Symphonic Expanse

By Ange Mlinko Ange Mlinko
If you’d seen
the Gaillardots’ mullein in the Cedars of the Shouf;
if you’d seen the Aleppo dock, red with iron,
in Bcharre where the Adonis River’s said to run as red

with what was
thought his blood; if you’d seen the bearded oat in Burjein,
the rayed white horehound in Tripoli; or maybe
the milkwort in Ehden, as often I saw the strigose bellflower

and the cyclamen,
you might have been the more awed by a mallow-leaved
bindweed in Aley on your way to the brunnera in Baalbek.
The Mediterranean poppy in Nabatieh, Beirut mullein

in nearby Baabda,
connate Alexanders in Qadisha, fodder vetch in Zgharta,
white rocket in Sour, Gypsywort in Marjeyoun,
headed Ziziphora in Baakleen, bladder skullcap in Barouk.

The viscid catchfly,
ah, vying with bats at evening in Zahle—for these the earth
of continuous habitation since the Chalcolithic Age
salivates at dawn. But not a reed grows where no grave is.

In Sacandaga Valley,
two thousand bodies were trans-buried by the boneyard gang.
They ceded the pitted ground to the dentist gang,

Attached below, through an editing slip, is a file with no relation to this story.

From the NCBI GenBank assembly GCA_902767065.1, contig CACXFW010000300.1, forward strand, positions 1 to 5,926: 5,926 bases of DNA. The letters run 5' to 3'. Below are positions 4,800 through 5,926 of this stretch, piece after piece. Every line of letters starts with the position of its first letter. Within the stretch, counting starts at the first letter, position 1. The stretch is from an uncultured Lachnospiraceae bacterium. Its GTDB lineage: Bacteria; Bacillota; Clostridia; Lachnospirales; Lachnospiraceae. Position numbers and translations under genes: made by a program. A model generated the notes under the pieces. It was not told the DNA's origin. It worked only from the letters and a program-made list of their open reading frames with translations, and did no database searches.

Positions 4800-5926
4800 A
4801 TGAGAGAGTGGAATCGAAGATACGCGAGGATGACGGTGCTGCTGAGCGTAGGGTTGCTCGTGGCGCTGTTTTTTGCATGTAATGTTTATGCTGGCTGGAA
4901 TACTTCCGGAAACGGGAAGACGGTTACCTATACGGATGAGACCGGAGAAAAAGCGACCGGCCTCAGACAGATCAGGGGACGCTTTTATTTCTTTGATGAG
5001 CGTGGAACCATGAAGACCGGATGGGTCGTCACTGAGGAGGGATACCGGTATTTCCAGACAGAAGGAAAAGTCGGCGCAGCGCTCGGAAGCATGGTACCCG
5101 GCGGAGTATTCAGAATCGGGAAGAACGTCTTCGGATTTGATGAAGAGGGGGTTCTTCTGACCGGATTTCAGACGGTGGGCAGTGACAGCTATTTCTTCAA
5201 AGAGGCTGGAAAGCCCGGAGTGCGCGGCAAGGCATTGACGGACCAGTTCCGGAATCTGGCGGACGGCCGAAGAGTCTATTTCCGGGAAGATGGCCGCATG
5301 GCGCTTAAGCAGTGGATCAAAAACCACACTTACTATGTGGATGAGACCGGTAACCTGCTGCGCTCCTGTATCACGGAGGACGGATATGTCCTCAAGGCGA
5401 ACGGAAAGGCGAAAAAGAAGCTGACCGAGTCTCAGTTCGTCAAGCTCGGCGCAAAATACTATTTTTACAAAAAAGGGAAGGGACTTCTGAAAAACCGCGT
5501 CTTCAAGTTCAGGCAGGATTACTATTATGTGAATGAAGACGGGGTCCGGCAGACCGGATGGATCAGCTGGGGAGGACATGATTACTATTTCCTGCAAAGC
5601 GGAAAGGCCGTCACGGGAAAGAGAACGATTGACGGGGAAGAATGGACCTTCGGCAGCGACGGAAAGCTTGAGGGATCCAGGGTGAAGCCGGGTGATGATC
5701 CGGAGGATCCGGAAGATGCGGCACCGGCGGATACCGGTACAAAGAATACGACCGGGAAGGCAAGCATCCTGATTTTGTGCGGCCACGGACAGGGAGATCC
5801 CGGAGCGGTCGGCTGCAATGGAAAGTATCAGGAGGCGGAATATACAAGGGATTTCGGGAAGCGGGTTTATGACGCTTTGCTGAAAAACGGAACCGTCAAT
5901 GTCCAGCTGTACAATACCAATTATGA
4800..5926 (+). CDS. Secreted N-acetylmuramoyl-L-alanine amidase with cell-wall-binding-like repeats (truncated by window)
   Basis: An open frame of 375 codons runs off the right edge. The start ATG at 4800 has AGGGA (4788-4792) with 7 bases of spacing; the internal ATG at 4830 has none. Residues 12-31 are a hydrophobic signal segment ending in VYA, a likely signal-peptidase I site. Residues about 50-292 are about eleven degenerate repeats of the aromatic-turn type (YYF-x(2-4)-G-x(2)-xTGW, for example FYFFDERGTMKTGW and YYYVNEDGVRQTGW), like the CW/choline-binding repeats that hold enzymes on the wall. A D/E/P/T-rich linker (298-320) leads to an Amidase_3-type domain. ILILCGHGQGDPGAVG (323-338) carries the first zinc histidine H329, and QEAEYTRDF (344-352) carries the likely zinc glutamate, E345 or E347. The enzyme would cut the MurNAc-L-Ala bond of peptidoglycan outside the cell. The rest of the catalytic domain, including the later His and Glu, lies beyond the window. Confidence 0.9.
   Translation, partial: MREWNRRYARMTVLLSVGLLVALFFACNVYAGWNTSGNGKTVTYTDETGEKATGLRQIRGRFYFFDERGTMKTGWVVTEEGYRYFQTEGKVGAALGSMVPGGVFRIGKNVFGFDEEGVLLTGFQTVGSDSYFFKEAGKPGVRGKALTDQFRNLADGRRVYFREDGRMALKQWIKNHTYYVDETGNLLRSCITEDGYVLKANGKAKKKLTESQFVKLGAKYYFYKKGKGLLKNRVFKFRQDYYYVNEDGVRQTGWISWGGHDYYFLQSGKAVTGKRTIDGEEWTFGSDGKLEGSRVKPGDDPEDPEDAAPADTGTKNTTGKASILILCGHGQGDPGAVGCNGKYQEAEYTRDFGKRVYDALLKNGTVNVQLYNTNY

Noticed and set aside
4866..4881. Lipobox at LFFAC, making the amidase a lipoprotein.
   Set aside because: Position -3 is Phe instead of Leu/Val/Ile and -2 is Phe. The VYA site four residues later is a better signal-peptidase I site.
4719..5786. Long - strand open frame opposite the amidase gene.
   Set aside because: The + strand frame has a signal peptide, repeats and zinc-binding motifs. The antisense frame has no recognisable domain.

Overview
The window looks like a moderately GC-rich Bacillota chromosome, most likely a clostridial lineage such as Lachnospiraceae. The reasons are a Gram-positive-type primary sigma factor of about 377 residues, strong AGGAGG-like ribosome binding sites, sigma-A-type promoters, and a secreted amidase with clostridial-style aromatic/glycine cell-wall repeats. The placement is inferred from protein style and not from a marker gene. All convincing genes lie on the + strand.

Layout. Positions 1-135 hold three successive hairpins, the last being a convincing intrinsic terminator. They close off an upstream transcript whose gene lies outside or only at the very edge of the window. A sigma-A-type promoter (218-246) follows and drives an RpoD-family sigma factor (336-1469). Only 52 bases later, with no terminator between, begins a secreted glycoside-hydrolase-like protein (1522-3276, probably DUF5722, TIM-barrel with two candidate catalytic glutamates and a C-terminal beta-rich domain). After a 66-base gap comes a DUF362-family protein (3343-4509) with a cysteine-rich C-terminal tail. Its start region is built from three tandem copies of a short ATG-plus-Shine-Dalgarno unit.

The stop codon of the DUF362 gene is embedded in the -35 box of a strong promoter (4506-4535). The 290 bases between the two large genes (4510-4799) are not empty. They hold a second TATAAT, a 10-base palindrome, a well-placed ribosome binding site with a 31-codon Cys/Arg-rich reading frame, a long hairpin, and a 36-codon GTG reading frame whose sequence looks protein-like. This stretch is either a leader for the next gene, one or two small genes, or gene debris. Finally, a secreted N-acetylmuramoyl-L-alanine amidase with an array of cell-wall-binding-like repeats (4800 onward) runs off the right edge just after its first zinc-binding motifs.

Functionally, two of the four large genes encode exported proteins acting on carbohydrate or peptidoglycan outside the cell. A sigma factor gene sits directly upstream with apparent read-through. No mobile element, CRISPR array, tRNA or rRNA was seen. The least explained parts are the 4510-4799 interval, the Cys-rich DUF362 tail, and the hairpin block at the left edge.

whose jackhammers drilled the rock beneath.

Powder monkeys tamped
the holes with dynamite. The beaver-tooth gang’s axes
and cross-cut saws cleared the trees. Bush burners followed.
The fires burned for two years. The patience of dam builders

built a force
equal to the water: It flooded the ashes, the railroad station,
and a train, which I saw transposed in the steely swells,
or so it seemed. But iron turns a torrent red.

Source: Poetry (February 2011).


This poem originally appeared in the February 2011 issue of Poetry magazine

February 2011
 Ange  Mlinko


Ange Mlinko is the author of three books, Shoulder Season (Coffee House Press, 2010), Starred Wire (Coffee House Press, 2005), which was a National Poetry Series winner in 2004 and a finalist for the James Laughlin Award, and Matinees (Zoland Books, 1999). In 2009, she won the Randall Jarrell Award in Criticism. Mlinko was born in Philadelphia, and has worked in Brooklyn, Providence, Boston, and Morocco. She has taught poetry at . . .

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